Fever, childhood

Page last reviewed: 13/07/2011

A normal temperature is between 36 and 36.8ºC (96.8 and 98.24ºF). In children, any temperature of 38°C (100.4°F) or above is considered high and is classed as a fever. To find out if your child has a fever, place a thermometer under their armpit or use a special ear thermometer.

Can I give my child painkillers?

Some painkillers are only suitable for children over a certain age or in small doses. Always read the label to make sure you give the correct dosage for your child's age and do not exceed the stated dose. Follow these tips from the clinical knowledge service or speak to your GP or pharmacist if you aren't sure.

  • Babies aged between two and three months old can have children's liquid paracetamol, as long as they weigh over 4kg (9lb) and weren't born prematurely (before 37 weeks of pregnancy). This can be bought over the counter. Always follow the manufacturer's instructions for the correct dose. Doctors can sometimes make different dosage recommendations.
  • They can have up to two doses four to six hours apart, but if the fever doesn't get better, or if your baby is ill for any other reason, it's important to seek medical advice.
  • Children and babies over three months old can be given paediatric paracetamol oral suspension (liquid paracetamol). Older children can take tablets, or tablets dissolved in water. However, don't give paracetamol if there is a history of any previous adverse reactions, or sensitivity to paracetamol.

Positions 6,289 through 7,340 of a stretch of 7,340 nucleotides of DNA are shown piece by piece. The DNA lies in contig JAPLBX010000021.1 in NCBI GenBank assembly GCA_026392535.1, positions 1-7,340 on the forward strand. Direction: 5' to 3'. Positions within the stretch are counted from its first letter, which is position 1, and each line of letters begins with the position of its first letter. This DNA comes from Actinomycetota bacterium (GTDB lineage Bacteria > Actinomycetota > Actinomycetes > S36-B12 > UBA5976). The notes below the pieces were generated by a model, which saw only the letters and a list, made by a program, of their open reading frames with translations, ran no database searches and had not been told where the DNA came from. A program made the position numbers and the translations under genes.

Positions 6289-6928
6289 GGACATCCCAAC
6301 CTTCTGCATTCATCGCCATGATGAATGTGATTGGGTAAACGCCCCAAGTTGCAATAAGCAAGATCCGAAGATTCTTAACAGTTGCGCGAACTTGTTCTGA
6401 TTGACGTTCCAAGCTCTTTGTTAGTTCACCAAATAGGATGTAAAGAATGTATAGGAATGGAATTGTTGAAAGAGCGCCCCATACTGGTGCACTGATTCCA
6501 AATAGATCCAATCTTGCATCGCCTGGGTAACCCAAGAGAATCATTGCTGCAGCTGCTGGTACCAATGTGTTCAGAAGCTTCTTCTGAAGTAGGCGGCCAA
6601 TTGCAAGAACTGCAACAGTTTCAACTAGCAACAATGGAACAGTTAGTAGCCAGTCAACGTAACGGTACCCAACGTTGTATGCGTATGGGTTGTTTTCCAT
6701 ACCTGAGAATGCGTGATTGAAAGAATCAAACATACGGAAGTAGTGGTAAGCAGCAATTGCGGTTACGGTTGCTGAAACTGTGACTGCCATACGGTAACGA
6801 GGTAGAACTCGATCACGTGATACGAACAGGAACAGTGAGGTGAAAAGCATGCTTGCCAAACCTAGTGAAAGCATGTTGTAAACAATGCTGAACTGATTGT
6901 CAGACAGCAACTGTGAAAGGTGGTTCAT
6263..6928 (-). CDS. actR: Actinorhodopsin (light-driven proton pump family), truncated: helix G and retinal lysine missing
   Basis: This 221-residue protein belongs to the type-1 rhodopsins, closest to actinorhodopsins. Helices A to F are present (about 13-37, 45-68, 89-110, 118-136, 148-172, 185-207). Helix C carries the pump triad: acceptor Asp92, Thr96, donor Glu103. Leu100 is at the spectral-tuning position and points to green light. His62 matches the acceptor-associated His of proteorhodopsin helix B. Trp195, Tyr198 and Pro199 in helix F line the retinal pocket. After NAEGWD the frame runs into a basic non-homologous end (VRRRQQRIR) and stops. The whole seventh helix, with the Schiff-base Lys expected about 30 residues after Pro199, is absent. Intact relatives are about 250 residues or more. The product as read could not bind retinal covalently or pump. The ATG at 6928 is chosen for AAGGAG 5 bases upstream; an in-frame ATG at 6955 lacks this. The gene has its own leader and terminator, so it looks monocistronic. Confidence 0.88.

• Children and babies over three months old can also have ibuprofen as long as they weigh over 5kg (11lb) and they don't have a history of asthma, heart problems, kidney problems, stomach ulcers or indigestion. However, you shouldn't give your child ibuprofen if they have a history of any previous adverse reactions or sensitivity to it. Speak to your GP or pharmacist if you're unsure.
  • Do not give aspirin to children under 16.
  • Keep all medicines out of the reach of children and in a locked cupboard. Do not leave medicines out. If you need to remind yourself, write yourself a note.


Page last reviewed: 13/07/2011

Children with any of the following symptoms are at a high risk of serious illness:

  • Unable to be woken up or if woken, does not stay awake.
  • A weak or high-pitched continuous cry.
  • Pale or mottled skin.
  • Reduced skin turgor (or elasticity).
  • Bile-stained vomiting.
  • Moderate or severe chest in-drawing.
  • Grunting.
  • Bulging fontanelle (this is the squashy part of a child's forehead).

Children with any of the following symptoms are in the intermediate risk group for serious illness:

  • Difficult to wake up.
  • Decreased activity.
  • Poor feeding in infants.
  • Not responding normally/no smiles.
  • Dry mucous membranes (mouth/nose/eyelids).
  • Reduced urine output.
  • Pale skin.
  • Nasal flaring (suggesting a difficulty in breathing).

Children with any of the following are at low risk of serious illness:

  • Strong cry or not crying.
  • Content and smiling.
  • Stays awake.
  • Normal skin, lip and tongue colour.
  • Normal eyes.
  • Moist mucous membranes.
  • Normal response to people (smiling etc).

Download your copy of the latest UK NICE guidance on feverish illness in children.

Content provided by NHS Choices www.nhs.uk and adapted for Ireland by the Health A-Z.

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